Emiliano Correa started drawing when he was just 2 years old. What started as scribbles of the Teenage Mutant Ninja Turtles turned into doodles in class and, eventually, sketchbooks filled with ideas.
Now an independent comic artist, Correa works with comic writer Travis Huber on Suindá, an action/adventure series that takes place in his home city of Corrientes, Argentina.
The story draws from the myth of a death spirit, of the same name, from Guaraní lore that Correa said he believes most people have forgot.
“It happens most of the time that people forget their culture, history and lore. Unfortunately here is not the exception,” Correa said. “A great percentage of young people have no idea about our legends or traditions. To give you an example, everywhere I go people ask me, what does Suindá mean? So this could be an alternative to remind people about our origins, our tales which are interesting and beautiful.”
Suindá is a reminder for some and a lesson for others in the culture and lore of past Argentinians. Correa said he found out through working on Suindá that the Argentinian people are proud that their culture is spreading and appreciated in other places. The Argentinian culture, its language, history and myths, are important to the story of Suindá.
“Suindá itself is a Guaraní word, it’s the name of an owl that carries its own legend as most of the birds, plants and other animals from our region,” Correa said, “… our intention for this book was to tell, show and share a bit of Argentine lore; we have a bunch of mythological beings so we take some names from there and make some changes to their stories.”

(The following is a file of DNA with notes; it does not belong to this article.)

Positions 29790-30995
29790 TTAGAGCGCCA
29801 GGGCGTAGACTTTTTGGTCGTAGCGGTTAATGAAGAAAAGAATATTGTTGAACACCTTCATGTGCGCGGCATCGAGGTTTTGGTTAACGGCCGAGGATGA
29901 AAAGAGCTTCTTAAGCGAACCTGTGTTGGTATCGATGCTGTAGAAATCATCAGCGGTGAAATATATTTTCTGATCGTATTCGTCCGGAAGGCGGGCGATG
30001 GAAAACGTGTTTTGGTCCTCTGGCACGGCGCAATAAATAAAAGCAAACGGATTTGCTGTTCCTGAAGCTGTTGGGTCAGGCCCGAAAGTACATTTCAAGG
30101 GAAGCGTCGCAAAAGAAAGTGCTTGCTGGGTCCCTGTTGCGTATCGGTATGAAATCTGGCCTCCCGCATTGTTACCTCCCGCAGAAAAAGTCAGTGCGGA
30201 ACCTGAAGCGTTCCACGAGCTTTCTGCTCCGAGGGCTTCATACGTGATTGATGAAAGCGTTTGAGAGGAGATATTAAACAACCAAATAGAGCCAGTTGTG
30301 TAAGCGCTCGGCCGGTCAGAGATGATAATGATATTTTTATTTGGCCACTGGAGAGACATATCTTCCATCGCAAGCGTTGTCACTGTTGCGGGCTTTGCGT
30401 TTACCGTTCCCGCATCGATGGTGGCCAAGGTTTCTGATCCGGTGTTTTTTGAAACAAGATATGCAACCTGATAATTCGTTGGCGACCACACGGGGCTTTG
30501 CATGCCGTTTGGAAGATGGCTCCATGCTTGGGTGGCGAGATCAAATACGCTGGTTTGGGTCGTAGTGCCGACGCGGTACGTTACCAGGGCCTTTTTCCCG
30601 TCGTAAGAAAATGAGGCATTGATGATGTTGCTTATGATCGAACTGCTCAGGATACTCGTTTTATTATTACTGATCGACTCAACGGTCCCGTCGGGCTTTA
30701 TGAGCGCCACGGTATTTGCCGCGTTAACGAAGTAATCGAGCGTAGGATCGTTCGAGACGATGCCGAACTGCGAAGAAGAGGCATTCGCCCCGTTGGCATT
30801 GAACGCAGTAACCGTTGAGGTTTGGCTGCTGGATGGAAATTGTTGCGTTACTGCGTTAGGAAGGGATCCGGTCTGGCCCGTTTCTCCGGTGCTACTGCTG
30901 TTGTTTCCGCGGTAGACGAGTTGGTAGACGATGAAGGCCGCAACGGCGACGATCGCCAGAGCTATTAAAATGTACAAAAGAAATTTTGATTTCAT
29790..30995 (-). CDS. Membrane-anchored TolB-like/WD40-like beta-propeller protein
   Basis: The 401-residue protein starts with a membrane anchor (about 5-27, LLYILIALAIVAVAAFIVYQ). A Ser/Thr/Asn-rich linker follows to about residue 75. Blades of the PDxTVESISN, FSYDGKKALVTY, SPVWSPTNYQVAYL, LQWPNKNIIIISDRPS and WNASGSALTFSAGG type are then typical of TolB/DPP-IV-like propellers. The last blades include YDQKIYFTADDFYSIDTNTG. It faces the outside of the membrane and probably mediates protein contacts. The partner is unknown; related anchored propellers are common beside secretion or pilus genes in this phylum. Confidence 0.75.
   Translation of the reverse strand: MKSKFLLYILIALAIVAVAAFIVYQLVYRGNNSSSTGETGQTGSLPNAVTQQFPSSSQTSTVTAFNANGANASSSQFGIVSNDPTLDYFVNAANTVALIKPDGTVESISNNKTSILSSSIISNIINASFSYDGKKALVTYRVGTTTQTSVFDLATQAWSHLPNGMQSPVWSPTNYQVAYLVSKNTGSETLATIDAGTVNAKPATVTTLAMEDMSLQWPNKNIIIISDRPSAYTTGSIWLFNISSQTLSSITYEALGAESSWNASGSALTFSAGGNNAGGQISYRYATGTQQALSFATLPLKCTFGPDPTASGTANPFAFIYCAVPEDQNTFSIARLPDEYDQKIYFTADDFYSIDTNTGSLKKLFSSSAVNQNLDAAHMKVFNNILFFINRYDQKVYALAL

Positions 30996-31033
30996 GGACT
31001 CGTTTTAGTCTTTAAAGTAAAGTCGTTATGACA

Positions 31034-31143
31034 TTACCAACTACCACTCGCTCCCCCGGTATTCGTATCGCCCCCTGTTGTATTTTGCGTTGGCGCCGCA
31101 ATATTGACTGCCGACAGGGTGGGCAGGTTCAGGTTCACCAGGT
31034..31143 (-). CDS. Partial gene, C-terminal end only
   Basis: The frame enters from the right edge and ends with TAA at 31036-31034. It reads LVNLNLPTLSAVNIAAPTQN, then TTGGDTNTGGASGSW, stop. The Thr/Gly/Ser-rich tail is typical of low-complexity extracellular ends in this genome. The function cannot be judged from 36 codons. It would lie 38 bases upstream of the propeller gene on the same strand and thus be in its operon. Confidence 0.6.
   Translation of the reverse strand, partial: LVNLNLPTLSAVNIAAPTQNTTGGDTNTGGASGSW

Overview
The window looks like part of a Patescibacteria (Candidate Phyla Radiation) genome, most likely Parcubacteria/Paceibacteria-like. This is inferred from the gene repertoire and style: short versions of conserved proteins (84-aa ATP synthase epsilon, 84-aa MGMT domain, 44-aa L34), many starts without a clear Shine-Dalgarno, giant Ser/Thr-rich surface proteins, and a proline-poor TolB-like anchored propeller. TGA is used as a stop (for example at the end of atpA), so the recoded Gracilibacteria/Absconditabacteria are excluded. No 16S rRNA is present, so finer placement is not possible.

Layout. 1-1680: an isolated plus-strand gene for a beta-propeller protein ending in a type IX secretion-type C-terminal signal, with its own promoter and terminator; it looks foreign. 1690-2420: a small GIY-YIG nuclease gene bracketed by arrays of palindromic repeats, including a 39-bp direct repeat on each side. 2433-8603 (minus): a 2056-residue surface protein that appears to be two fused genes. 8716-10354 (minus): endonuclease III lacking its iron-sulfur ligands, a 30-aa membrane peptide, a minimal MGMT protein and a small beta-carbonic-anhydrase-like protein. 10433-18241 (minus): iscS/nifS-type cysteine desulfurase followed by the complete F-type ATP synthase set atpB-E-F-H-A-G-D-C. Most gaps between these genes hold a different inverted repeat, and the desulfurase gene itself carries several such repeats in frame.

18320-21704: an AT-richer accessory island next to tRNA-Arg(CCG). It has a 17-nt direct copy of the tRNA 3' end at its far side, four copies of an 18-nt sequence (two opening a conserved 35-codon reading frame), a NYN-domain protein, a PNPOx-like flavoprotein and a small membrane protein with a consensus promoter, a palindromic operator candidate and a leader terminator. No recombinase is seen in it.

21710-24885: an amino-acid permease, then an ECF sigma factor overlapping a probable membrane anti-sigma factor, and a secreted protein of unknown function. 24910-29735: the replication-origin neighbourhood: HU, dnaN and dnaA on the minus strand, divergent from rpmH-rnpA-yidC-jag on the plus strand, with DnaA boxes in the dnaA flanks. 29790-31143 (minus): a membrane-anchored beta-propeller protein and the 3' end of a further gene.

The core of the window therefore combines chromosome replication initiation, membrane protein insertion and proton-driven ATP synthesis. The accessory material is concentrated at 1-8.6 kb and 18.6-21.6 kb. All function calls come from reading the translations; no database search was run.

Correa shared an example of this, in the form of the word Lobizón, the Guaraní word for werewolf. They use the name as a reference to explain a character. He is not a real werewolf, but he is a vicious man who eats raw meat.
Correa said Argentinian culture influences the story, but he explained that Huber is leaving his mark on the story, combining their culture into a more colorful story.
Suindá is published in English and Spanish and is a perfect example of mixing cultures.
“Yeah, it’s tough thinking about things in a bilingual format,” Huber said. “Fortunately, I know a little Spanish, so it helps some. Thankfully, Emiliano is there to help me find the correct phrases and how to translate them or how what I write would come across in Spanish. And Benjamin Cochia, our translator/letterer is brilliant at helping keep the flow and idea as consistent as possible across the two language formats.”
With the mix of culture comes a twist on the original stories. Correa said he thought of the concept for the series as a way to show his culture through comics. They take folk characters from Argentinian lore and twist the stories by putting them in a new context; Suindá takes place in a dystopian future with steampunk devices and an evil vampiric race that controls humankind.
Story twists extend as far as the series’ title.
“I wanted to work on the meaning people give to the bird and twist it to show something different. Here the Suindá is a bad augury animal, if you hear its song you die, or something bad happens to you,” Correa said. “I was always fascinated by this owl, and wanted to change that bad reputation and use it for a good purpose, or it might be a matter of perception, because it’s still a sign of bad omen, but this time for the bad guys.”
If you’re interested in checking out Suinda, head over to http://headshrinkerspress.com/suinda/ where you can order a digital copy of the first issue. For more up-and-coming info on the series and issue 2 updates, be sure to check out their Facebook.
Also look for another post on Indie Comics about the creators of Suindá and how they started working together!
“Comics have opened me many doors, not only for my own success but to transmit culture and some crazy ideas to the world,” Correa said.